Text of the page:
Inflammation and Auto Immunity

Written by Dr. Susanne Booth for the Brattleboro Reformer September 26, 2014.

Inflammation occurs when there is an insult to part of the body. The body reacts to insult by increasing the number of immune cells released to attack the offending agent. Inflammation can be an acute reaction, as in an ear infection or sore throat, or it can be a chronic issue. Acute inflammation is an important healthy immune response, usually accompanied by redness, heat, and swelling.

Chronic inflammation is a continuous process in which the body is constantly trying to break down and repair damaged tissues (or tissues that the immune system has interpreted as damaged). This constant attempt at repair can lead to scarring and the destruction of healthy tissues. The causes of chronic inflammation can be a chronic stressor, a chronic infection, or an auto-immune response.

The prevalence of auto-immune disease is rising steadily. Currently the number of people diagnosed with an auto-immune disease is higher than those diagnosed with cancer or with heart disease. When we are children, our immune system is learning what belongs to the body and what doesn't belong to the body--bacteria, virus, etc.

Auto-immunity occurs when there is some mix-up and the immune system cannot distinguish between what is self and what is something that belongs outside the self. The immune system starts attacking the wrong tissue. For example, with Rheumatoid Arthritis, the immune system is attacking the capsule around joints. In its attempt to get rid of damaged tissue, the immune system keeps up a process of breakdown and repair, resulting in red, painful, and swollen joints that can too often end up with scar tissue and deformation.

The treatment for auto-immune disease is to decrease the inflammatory response in the body. This is often done with drug therapies. These can work and are important in some cases, but there are other things a person with an auto-immune disease can do to support a healthier immune response.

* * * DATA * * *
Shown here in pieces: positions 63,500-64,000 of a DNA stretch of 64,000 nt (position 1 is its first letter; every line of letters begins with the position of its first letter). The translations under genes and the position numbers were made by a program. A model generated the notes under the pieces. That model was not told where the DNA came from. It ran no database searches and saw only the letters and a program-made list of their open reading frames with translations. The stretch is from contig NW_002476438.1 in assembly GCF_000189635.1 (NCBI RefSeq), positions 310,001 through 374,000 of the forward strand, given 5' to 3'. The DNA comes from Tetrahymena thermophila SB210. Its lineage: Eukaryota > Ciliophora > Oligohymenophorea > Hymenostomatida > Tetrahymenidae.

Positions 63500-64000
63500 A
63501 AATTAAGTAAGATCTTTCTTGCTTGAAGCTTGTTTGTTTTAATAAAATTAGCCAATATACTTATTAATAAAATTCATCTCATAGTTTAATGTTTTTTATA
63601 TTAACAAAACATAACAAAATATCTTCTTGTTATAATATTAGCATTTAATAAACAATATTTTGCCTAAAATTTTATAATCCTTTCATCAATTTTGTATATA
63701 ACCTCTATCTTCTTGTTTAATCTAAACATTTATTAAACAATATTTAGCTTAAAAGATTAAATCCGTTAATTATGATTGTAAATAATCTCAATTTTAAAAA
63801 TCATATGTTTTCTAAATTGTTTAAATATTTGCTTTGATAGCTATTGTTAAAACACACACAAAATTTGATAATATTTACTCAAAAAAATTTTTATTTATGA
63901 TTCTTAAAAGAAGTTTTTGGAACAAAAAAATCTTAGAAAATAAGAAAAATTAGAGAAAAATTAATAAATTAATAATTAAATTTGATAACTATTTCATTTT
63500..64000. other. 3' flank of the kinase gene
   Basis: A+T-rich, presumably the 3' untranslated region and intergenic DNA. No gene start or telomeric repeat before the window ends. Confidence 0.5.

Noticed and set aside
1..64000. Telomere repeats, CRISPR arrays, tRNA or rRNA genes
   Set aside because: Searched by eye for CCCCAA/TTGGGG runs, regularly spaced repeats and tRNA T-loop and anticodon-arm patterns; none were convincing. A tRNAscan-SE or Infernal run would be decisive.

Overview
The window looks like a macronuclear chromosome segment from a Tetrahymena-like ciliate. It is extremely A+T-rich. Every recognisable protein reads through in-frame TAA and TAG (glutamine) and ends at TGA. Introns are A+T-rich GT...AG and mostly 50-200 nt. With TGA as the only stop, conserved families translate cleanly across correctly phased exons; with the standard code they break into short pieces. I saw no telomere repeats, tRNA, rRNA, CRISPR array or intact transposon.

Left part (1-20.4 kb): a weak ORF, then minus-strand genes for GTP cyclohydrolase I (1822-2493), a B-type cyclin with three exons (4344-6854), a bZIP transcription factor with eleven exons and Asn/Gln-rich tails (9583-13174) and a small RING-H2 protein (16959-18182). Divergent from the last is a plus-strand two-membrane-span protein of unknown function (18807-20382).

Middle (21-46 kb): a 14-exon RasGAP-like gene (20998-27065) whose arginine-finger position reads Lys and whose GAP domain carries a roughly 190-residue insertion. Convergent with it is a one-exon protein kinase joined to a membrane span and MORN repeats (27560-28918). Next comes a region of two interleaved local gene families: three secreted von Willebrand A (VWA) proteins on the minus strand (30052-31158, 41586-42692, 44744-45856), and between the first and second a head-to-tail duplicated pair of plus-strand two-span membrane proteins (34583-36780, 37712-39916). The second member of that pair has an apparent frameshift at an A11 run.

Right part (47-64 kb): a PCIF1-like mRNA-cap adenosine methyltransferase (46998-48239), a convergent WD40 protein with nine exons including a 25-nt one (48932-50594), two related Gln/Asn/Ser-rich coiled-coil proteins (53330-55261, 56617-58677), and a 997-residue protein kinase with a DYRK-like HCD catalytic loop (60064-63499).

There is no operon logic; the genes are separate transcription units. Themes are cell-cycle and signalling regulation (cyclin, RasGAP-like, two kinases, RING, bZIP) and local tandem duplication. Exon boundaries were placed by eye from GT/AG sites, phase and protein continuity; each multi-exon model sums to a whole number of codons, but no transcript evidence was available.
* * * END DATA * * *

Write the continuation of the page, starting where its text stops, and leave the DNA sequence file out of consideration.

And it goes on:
One of the most important and effective is eating an anti-inflammatory diet full of high-nutrient foods including lots of vegetables and fruits. Another important aspect of decreasing inflammation is decreasing the toxic load in the body.

Toxins enter our bodies on our foods, in the air and in our water. Some of them are unavoidable, but even with these there are many things we can do to help our bodies deal with the toxic load.

Sleep can be very important. When we sleep, our glial cells in our brains (these are the cells that feed the neurons and help clear away toxins) dump the toxins into the blood stream for elimination.

Anti-stress activities such as yoga, meditation, and exercise can help to decrease an over-active immune response in the body.

Sweating is one of the best ways to detox our body; all toxic chemicals have been found to be able to be eliminated in sweat. We also excrete toxins though our digestive tract. Making sure we have good fiber in our diets to bind toxins and keeping our liver healthy and functioning well contribute to both healthy digestion and a health immune system.

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